The possibilities of blockchain for cultural industries
The ESADE Alumni Cultural and Creative Industry Club organised a roundtable session to discuss the arrival of blockchain to the cultural industry and to listen to some success stories from the participants: Teresa Alarcos, head of the ESADE Alumni Cultural and Creative Industry Club in Madrid and president of W Startup Community; Covadonga Fernández, journalist and founder of Blockchain Media; Ismael Arribas, founder of Lumiversity; and Carlos Pastor, leader of the Alastria Identity Commission. The session was introduced by María Barceló, director of ESADE’s Executive Master in Digital Business.
The cultural industry is in a constant battle for consumers’ attention, and this roundtable session attempted to lay out how blockchain technology can contribute to achieving this goal.
Covadonga Fernández started with some general ideas of what the arrival of blockchain means. One of the most important aspects is that it decentralises the process, eliminating the need for intermediaries and putting users at the centre of the system. It also opens the door to attention economy. There is so much information in the information society that attention is at a premium. Blockchain will make it possible to monetise “likes”. Here, users are what’s valuable because they own the data. Teresa Alarcos also emphasised the value of data: “Data is a huge gold mine”.
Meanwhile, Carlos Pastor, from Alastria, explained what blockchain brings to the internet. On the one hand, he highlighted the unified and standardised recording of events; everything is recorded and updated in real time. Meanwhile, it also provides a usable, safe and recognisable digital identity. “Blockchain isn’t going to eliminate the internet; it’s going to complete it”.
According to Ismael Arribas, the key feature of blockchain technology is that it “concedes a unique identity, giving the user control. What’s more, it allows you to defend intellectual property rights because you can prove that you are the creator of something”.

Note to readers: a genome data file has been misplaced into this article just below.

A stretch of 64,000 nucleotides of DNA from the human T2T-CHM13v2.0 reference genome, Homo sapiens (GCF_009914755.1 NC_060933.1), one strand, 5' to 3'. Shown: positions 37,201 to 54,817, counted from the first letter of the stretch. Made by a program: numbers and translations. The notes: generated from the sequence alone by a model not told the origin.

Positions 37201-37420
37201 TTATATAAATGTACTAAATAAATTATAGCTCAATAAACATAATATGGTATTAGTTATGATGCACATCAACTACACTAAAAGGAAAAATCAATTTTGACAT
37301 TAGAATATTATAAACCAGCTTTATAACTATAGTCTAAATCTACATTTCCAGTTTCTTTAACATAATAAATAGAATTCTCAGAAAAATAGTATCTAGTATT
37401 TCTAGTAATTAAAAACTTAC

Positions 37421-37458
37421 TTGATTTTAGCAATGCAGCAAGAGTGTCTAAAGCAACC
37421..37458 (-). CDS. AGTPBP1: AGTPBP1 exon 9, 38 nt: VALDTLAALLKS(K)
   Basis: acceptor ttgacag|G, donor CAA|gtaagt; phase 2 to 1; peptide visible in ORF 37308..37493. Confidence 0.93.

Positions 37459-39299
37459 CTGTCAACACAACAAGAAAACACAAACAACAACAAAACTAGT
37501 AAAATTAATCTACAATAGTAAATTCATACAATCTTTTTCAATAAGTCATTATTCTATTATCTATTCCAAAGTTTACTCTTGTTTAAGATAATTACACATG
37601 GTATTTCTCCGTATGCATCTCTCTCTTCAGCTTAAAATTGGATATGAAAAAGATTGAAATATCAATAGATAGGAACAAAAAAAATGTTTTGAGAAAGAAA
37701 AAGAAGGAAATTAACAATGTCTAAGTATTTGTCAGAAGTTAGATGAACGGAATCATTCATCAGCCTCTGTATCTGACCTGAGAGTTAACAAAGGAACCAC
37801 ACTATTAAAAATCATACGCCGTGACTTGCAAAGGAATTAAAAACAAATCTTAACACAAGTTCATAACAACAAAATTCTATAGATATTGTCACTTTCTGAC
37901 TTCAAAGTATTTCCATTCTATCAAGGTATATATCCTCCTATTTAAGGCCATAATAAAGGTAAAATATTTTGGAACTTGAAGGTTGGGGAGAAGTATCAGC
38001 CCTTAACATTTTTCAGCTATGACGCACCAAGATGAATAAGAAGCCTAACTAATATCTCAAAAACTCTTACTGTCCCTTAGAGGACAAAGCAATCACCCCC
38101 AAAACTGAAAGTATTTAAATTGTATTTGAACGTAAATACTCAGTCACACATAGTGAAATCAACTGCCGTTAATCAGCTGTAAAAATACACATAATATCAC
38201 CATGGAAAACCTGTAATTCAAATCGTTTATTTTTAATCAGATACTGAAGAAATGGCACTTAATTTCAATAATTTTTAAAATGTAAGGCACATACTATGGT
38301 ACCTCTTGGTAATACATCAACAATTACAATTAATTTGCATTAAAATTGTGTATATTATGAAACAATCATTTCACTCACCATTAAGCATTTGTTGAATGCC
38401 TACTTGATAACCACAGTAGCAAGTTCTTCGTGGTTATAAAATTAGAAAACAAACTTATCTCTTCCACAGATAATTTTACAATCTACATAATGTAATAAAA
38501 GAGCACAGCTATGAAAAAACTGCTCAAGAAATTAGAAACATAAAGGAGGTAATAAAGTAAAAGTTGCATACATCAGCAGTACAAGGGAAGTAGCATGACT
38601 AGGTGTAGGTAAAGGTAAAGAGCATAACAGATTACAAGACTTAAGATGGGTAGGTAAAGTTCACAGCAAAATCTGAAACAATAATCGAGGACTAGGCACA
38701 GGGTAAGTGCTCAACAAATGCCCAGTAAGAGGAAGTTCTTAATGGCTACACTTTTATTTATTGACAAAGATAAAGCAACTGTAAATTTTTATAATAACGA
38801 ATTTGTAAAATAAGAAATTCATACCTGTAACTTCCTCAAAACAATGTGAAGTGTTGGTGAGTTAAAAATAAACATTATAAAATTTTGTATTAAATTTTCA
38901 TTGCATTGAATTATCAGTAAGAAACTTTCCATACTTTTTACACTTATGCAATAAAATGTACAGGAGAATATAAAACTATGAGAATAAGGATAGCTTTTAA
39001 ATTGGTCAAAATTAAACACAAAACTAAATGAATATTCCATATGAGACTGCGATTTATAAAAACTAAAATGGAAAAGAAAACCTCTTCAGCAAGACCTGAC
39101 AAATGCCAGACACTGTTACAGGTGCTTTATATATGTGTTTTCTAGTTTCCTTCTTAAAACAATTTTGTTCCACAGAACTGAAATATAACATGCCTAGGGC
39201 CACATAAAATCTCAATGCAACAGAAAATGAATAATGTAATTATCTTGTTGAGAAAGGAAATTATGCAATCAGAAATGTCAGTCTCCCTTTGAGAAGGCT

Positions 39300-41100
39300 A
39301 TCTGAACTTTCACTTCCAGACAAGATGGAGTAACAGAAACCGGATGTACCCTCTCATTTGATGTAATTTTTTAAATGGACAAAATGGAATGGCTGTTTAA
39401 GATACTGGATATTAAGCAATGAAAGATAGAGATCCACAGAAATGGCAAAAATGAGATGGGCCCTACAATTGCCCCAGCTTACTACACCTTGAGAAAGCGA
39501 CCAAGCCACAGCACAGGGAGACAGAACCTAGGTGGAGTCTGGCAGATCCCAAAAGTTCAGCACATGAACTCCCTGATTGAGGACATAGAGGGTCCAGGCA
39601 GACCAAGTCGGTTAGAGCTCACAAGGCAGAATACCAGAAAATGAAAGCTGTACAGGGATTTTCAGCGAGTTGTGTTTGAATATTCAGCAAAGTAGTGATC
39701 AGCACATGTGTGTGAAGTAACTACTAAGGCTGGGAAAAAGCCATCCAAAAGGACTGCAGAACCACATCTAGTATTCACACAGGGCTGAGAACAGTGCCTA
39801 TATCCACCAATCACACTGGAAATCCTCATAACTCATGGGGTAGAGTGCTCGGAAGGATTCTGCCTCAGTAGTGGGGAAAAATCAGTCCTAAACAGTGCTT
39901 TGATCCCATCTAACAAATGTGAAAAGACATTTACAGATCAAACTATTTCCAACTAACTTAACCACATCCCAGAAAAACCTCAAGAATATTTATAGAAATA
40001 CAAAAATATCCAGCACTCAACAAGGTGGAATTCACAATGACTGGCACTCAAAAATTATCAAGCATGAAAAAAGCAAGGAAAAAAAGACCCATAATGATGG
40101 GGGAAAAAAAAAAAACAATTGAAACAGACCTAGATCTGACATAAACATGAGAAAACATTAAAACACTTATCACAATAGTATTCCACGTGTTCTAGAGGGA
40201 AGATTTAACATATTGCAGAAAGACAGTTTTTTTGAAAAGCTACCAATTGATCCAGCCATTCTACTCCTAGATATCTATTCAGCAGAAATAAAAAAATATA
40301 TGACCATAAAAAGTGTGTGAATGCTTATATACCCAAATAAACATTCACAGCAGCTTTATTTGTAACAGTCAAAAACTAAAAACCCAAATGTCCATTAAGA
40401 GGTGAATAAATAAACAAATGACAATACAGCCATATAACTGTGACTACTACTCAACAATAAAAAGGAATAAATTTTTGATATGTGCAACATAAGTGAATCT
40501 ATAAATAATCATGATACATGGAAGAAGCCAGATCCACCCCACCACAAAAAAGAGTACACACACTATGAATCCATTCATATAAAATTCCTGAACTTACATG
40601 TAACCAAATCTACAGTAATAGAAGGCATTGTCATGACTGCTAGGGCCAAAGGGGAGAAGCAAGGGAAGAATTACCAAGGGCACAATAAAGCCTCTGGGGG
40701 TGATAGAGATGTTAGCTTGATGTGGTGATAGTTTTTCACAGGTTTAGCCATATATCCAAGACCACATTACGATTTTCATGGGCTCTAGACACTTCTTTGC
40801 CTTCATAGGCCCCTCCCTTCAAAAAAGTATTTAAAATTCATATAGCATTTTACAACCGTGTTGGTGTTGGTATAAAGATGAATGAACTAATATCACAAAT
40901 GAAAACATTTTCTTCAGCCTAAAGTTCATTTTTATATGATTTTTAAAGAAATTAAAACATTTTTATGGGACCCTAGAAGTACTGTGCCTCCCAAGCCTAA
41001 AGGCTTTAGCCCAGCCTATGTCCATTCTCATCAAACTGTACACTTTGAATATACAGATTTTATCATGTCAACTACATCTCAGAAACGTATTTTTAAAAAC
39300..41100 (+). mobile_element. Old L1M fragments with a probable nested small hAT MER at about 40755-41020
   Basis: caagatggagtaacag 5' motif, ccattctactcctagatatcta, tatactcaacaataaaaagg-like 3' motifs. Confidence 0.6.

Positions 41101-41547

Things can be copied infinitely online, so original works lose their value. Blockchain returns that copyright to the creator. Musicians can track their songs and journalists can track their articles. In the same vein, Covadonga Fernández mentioned how not everyone is able to “tokenise” (token refers to a digital representation of a physical aspect), which can lead to inequality.
Traceability and fake news
One of the implications of blockchain in cultural industries is information traceability. These days, there is great concern about fake news and the influence it can have on people’s opinions. “Thanks to blockchain, we can trace a news story to see whether or not it is fake. Therefore, this technology can be used with anything that requires traceability and authenticity”, added Teresa Alarcos.
Other cultural areas where blockchain could be a disruptive element include cinema, music, literature and journalism. For instance, readers will be able to compensate authors based on what they like most or acquire a single article from a newspaper instead of the entire product. This is something that is already being done in Germany. Covadonga Fernández mentioned the examples of the Publiq platform and SingularDTV, “where there is a different way of working and getting paid for work. I’ve been paid for work in cryptocurrency”.
“Large corporations need to engage in innovation to experiment and find new users, and to start to identify potentially disruptive business models. It is time for them to adopt this technology to see, learn and experience”, stated Teresa Alarcos in response to a question about what blockchain has to offer the major industry players, such as Netflix, Amazon, Spotify, etc. In fact, Spotify has already acquired a blockchain company.
Ismael Arribas explained other possibilities offered by blockchain, as a tool to attract project funding and even, “by combining it with different technologies, such as artificial intelligence, to track, remotely manage, and monetise advertising aimed at users”.
Lumiversity and Alastria
Ismael Arribas’s Lumiversity project brings together blockchain and cinema. It features three components. The first part is Lumimedia, offering modular architecture based on smart contracts that grant distribution rights to owners of works. Currently, there are almost 7,000 tokenised micro-plays in four languages. The second part is Lumisapiens, its knowledge transfer incubator. The final part, Lumitrast, focuses on active start-ups aiming to become businesses.
Alastria is the first Spanish blockchain network, with over 400 members. This consortium of companies from multiple sectors includes SMEs, micro-companies, start-ups, large corporations, official agencies, universities, the Treasury, the Notaries Association, etc. It was founded to accelerate the creation of digital ecosystems by providing a shared collaborative platform: the Alastria Network.